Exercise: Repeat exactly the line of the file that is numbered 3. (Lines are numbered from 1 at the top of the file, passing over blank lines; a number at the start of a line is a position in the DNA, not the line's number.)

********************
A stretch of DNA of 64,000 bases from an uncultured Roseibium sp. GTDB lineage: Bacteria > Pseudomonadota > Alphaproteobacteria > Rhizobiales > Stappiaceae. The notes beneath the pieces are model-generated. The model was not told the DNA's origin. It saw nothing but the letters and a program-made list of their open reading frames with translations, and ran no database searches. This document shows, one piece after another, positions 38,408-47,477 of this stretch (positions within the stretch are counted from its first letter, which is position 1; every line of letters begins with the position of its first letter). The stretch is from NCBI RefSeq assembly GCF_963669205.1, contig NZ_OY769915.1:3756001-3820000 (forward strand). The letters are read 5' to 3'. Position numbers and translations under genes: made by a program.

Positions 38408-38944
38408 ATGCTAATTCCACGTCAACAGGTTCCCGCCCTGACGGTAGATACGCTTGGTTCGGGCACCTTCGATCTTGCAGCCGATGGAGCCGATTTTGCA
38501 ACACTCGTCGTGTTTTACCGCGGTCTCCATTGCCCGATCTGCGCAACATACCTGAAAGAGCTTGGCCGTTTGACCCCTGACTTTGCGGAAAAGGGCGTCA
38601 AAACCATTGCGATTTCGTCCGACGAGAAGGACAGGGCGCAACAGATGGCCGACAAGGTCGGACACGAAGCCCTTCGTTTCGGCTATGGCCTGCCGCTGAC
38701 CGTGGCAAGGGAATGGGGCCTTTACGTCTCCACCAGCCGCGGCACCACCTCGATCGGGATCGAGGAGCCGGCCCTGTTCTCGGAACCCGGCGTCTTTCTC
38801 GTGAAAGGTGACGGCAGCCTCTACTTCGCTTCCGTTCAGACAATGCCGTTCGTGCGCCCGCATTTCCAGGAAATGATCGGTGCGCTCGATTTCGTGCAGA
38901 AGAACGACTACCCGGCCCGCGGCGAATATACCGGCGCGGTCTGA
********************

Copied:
38408 ATGCTAATTCCACGTCAACAGGTTCCCGCCCTGACGGTAGATACGCTTGGTTCGGGCACCTTCGATCTTGCAGCCGATGGAGCCGATTTTGCA